The meta description will often be the first thing your reader sees after the headline, so make sure each one is unique to the content it’s advertising. You also want to stick within the confines of the recommended character limit, because going over will mean that the end of your meta description will disappear from sight, crippling its ability to sell a reader on your content’s value.

    If you can follow these basic guidelines, then you’ll create succinct, effective meta descriptions that entice searchers to check out your content.

    The Power of Internal Linking

    There’s always value in balancing your use of both internal and external linking. Internal links better expose visitors to your brand, while external links help establish your credibility as a source. When it comes to improving your SEO, however, internal linking is where you want to focus your attention.

    There are multiple benefits to linking to existing content on your site, such as:

    • Making it easier for search engines to scan your site for relevant content
    • Improving your ranking on search engine results
    • Prolonging a visitor’s stay on your website
    • Increasing your “link juice,” or more simply, the strength of a link

    Internal links can take a variety of forms, such as menu bar links, footers, or sidebars. The bottom line, ultimately, is that internal links increase the effectiveness of your SEO, as it gives search engines more information to work with, upping your odds of ranking on search results.

    Becoming an Authority

    Every business has to build a brand, and arguably the best way to build that brand is by making it stand out against the competition. The best way to do this is by establishing your authority in the industry you’re participating in.

    Establishing authority means understanding your industry, anticipating the questions and problems your target audience will encounter, and preemptively preparing answers for them. You want to have a wealth of content that appeals to your audience’s needs, wants, and personal challenges, and the more you provide them with that, the stronger your authority will become.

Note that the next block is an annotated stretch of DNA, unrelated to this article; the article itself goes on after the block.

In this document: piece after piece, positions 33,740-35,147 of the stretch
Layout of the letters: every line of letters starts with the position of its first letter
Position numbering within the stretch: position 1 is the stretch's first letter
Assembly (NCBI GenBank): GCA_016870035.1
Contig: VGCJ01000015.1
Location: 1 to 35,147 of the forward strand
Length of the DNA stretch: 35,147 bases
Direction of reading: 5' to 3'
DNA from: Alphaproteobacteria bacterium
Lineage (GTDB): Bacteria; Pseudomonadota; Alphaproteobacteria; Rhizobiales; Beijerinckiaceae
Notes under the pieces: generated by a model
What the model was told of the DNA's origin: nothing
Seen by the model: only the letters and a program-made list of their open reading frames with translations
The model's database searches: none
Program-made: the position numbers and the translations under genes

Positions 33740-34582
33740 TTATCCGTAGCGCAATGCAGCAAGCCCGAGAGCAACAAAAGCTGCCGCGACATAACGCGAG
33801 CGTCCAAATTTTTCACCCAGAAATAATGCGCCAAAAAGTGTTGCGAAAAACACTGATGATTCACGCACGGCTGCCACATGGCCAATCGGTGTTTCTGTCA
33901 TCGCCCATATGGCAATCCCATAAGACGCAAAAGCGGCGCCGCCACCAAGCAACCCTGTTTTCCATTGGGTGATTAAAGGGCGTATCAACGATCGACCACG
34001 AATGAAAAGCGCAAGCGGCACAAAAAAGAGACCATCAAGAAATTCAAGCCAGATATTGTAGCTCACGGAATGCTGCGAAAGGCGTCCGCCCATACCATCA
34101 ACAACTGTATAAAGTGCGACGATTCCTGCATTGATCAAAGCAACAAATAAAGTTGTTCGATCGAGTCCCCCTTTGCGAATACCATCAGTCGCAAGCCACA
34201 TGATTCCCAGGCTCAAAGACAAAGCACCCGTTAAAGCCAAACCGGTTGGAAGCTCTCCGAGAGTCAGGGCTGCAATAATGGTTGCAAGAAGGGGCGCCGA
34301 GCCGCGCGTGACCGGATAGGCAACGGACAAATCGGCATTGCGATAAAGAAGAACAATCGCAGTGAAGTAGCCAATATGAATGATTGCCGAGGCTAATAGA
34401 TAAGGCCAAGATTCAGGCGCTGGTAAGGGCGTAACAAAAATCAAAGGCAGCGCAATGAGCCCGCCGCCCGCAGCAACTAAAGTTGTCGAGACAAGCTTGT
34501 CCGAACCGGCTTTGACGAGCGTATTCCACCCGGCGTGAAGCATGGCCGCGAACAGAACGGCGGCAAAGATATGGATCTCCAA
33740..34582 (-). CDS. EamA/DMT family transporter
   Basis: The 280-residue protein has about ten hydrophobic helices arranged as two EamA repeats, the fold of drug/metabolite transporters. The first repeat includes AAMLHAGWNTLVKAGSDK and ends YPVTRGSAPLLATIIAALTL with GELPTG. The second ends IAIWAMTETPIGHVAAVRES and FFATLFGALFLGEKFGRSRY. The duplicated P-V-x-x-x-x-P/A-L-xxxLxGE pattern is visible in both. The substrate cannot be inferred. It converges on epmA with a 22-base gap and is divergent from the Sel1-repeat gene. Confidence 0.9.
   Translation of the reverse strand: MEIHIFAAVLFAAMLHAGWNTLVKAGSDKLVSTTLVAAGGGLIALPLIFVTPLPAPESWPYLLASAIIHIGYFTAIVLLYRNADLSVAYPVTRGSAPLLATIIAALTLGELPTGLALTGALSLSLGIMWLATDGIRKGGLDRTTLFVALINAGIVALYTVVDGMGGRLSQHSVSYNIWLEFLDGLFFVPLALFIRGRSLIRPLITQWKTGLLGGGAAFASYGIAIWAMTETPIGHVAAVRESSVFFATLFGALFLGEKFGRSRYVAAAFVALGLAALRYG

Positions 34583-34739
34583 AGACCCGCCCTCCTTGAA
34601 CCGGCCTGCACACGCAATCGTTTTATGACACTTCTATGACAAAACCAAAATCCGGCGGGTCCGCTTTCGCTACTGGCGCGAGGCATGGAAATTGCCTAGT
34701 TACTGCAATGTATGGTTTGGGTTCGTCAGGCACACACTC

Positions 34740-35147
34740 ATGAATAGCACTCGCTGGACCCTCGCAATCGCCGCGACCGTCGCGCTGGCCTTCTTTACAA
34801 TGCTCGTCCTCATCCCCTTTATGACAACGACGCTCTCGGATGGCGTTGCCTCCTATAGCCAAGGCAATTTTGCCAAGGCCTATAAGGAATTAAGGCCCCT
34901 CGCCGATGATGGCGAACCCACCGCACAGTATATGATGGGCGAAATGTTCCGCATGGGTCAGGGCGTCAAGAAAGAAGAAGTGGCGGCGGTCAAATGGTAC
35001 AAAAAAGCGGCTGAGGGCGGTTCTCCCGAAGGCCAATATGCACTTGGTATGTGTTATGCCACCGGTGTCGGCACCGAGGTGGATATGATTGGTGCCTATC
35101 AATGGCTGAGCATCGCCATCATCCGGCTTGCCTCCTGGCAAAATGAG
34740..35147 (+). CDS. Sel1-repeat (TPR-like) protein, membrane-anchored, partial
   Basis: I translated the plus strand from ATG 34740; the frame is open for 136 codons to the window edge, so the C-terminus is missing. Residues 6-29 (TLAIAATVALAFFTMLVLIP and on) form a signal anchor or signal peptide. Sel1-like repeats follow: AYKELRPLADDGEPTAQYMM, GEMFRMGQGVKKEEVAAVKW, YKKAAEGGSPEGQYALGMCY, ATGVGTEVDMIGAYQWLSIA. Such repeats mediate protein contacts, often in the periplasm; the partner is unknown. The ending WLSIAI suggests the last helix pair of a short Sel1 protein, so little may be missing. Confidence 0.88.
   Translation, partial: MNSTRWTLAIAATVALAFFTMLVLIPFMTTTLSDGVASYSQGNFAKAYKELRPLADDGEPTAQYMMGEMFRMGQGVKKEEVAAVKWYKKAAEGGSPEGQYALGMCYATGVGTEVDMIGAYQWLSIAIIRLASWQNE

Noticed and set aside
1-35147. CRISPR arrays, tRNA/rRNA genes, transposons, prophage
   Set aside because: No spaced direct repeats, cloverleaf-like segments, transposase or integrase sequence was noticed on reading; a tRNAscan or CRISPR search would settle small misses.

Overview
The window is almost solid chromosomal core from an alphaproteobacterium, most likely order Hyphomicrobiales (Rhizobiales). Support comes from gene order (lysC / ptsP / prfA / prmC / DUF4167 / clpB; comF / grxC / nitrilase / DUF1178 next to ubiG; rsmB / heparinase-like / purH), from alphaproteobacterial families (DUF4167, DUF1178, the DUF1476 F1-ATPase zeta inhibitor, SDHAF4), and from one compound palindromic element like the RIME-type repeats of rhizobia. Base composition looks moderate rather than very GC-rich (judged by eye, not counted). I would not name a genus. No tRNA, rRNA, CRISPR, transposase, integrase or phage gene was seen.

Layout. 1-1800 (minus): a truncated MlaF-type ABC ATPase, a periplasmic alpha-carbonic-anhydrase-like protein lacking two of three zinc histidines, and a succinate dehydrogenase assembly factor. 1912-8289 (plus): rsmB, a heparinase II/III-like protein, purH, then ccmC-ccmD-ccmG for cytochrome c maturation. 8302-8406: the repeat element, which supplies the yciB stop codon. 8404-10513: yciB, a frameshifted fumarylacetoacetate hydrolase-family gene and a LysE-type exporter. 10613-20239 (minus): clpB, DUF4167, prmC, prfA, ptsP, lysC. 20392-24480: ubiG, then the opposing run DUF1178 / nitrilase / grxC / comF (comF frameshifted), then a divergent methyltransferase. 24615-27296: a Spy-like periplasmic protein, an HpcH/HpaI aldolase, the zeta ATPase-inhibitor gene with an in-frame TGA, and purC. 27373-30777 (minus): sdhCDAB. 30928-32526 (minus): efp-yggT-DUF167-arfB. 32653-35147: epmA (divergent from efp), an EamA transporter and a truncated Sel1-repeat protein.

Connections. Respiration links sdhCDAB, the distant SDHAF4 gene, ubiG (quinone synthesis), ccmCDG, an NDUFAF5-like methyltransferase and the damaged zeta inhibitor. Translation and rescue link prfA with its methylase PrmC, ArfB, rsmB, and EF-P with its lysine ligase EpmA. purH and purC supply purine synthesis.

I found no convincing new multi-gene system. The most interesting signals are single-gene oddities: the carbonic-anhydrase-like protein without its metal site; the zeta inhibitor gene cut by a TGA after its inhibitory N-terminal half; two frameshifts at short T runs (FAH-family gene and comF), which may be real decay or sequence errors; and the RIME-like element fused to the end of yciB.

Getting more exposure for you and your content will also go a long way in helping cement you as an authority in your field. While something dramatic like writing a book is a guaranteed way to establish authority, not everyone has the time to commit to writing a book. Instead, try guesting on a podcast, or writing for publications other than your own, or just focus on creating a following on social media.

    From a technical SEO standpoint, websites (or “domains”) are granted authority based on several factors, including internal links, external links, backlinks (links from other websites to your own), traffic, and content, among other things. Boosting your domain’s authority isn’t something you can accomplish over a long weekend, but it’s possible if you publish content frequently and follow these SEO best practices.

    Keep Your SEO Relevant

    Ultimately, the goal is to get people to come to your website and engage with your content. The more authority you and your brand can secure, the easier people will be able to find you in search engines.

    SEO isn’t the only strategy you need to adhere to in order to get traffic and leads through your website. But it’s still a powerful tool in your marketing repertoire, and one you’re going to want to take advantage of every time you publish a new page or blog post.

    Learn how to do SEO